Venezuela's Economic Crisis Has Forced Some Doctors, Other Professionals to Become Prostitutes

Venezuelan Doctors
Doctors and other health care personnel held a protest march in Caracas, Venezuela, on May 22, 2017. Carlos Becerra/Anadolu Agency/Getty Images

On Monday, a group of Venezuelan doctors protested in front of the World Health Organization's office in Caracas, arguing that the agency is not doing enough to pressure the Nicolás Maduro government and request additional assistance, as the South American country grapples with nearly 85 percent shortage of medicines.

Venezuelan doctors face a host of challenges, from a crippling hospital infrastructure to insufficient vaccines and antibiotics that could easily control diseases such as diphtheria and measles, according to Reuters. To remedy some of these problems, the Maduro administration increased doctors' monthly salary by 50 percent in March, from $71.2 to $106.8 in U.S. dollars. But for many, this is a pitiful increase because of hyperinflation in Venezuela — which could hover at around 1,600% this year according to the International Monetary Fund— making it harder for doctors to make ends meet.

Venezuela's economic woes have forced some female doctors and other professionals to become sex workers, according to a recent report by The Miami Herald. Brothels along the Colombia-Venezuela border, particularly those sitting by the Arauca riverbed, have witnessed an increase of Venezuelan women selling their bodies for $25 an hour.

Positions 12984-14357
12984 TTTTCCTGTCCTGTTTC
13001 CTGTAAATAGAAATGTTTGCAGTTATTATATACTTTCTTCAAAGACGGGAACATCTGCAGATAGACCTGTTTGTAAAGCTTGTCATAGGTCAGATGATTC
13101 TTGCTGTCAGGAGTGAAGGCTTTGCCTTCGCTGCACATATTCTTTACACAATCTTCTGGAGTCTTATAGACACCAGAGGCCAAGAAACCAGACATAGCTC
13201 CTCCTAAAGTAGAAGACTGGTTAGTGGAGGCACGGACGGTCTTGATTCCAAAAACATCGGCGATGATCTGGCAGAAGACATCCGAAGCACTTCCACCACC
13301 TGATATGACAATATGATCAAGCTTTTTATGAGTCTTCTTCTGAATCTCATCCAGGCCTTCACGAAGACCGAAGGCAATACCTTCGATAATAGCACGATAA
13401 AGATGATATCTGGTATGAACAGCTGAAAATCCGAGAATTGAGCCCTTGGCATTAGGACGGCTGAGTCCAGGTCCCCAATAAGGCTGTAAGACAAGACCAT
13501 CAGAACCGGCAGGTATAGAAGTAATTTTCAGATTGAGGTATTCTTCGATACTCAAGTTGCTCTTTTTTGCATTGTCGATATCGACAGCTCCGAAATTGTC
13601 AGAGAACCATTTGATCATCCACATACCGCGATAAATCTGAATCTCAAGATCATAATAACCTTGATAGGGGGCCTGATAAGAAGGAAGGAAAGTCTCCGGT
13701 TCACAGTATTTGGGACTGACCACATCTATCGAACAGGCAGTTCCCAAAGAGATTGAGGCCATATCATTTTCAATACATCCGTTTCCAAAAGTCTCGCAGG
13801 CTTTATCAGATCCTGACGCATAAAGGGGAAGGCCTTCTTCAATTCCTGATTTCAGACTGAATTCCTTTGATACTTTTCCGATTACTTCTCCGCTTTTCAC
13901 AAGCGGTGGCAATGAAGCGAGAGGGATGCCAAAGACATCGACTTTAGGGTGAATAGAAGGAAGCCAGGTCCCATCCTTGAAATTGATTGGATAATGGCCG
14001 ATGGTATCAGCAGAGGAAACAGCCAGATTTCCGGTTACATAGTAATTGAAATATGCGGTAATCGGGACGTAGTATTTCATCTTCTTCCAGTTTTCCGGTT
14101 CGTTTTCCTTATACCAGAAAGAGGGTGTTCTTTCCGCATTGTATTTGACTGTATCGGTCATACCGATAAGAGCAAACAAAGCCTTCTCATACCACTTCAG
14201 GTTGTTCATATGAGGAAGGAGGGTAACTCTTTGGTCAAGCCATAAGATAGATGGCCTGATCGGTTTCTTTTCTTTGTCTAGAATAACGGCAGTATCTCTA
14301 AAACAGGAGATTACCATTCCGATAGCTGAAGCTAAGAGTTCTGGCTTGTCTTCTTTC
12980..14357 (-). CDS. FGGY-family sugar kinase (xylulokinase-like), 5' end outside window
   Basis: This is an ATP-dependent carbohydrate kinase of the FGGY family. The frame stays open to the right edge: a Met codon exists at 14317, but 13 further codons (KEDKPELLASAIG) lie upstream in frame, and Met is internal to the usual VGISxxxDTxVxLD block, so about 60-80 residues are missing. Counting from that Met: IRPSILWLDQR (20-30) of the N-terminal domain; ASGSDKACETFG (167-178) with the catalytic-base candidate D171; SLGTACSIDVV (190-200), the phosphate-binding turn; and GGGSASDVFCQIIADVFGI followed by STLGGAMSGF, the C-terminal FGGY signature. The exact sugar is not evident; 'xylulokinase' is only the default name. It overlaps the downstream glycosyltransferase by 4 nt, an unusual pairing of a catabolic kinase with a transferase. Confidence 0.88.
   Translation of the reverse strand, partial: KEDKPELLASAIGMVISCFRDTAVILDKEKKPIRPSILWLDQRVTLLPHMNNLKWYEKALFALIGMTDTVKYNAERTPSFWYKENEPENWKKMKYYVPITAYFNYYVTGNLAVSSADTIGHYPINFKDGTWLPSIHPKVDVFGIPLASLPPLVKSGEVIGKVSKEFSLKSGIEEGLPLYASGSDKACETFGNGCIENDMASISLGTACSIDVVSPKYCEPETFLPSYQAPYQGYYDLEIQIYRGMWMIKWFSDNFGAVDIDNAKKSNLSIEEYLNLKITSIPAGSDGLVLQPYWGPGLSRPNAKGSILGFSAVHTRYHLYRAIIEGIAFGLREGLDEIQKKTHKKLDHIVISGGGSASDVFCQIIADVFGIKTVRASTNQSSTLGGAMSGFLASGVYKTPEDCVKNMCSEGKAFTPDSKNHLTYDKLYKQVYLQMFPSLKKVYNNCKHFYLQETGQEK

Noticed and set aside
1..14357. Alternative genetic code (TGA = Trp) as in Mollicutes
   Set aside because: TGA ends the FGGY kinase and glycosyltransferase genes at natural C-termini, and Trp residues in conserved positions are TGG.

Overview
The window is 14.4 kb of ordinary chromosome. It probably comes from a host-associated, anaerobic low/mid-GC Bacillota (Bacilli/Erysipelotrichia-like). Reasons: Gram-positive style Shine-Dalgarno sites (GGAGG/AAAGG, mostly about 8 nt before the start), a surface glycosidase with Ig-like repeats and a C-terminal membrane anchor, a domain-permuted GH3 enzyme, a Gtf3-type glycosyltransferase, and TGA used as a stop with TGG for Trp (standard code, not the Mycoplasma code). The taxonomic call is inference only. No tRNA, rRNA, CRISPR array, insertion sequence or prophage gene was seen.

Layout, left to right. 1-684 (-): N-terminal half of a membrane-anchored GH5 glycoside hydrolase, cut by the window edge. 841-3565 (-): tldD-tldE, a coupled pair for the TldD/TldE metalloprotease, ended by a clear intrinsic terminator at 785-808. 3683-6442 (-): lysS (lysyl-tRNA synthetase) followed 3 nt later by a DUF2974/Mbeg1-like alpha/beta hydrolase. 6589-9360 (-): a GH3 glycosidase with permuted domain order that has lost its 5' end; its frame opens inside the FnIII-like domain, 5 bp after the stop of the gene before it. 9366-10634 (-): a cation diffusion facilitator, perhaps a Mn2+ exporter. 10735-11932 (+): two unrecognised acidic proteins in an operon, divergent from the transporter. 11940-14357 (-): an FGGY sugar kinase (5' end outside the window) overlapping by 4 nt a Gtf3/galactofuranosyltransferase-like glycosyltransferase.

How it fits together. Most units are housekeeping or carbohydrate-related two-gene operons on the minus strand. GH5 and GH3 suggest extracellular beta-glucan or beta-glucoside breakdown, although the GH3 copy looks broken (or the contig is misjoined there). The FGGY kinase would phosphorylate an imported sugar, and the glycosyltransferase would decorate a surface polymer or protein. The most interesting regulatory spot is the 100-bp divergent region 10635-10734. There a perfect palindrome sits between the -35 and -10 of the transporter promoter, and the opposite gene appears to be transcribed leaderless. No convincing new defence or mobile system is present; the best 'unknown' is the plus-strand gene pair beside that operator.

"We've got lots of teachers, some doctors, many professional women and one petroleum engineer," an Arauca resident told The Miami Herald. "All of them showed up with their degrees in hand [from Venezuela]."

A January 2017 report by BBC Mundo found that in the Colombian municipality of Saravena, Arauca, a department that shares borders with Venezuela, nearly 200 Venezuelan women have turned to the world's oldest profession hoping to buy food and other basic products. The most recent report by the group Women Finding Freedom Association revealed that nearly 6,500 Venezuelan women have become sex workers in Colombia.

Dozens of doctors and activists are also protesting during the Pan American Health Organization's 29th Pan American Sanitary Conference in Washington D.C. this week, urging the agency to add more pressure on the Maduro administration. "There's a complicit attitude because they haven't denounced things," a Venezuelan doctor told Reuters. [Venezuela] is an unlivable country, and no one is paying attention."

The Pan American Health Organization, the WHO's regional office, released a statement in Spanish saying that it reasserts its compromise to collaborate with its Venezuelan office. "The organization reiterates its disposition to listen, talk and work with all of the parties involved in the field of healthcare in Venezuela to join efforts and improve the health of the Venezuelan population."

As the economic crisis fuels mass emigration, Venezuela's health issues can be exported to other countries because those leaving could have some pathogens in incubation period, doctors told Reuters.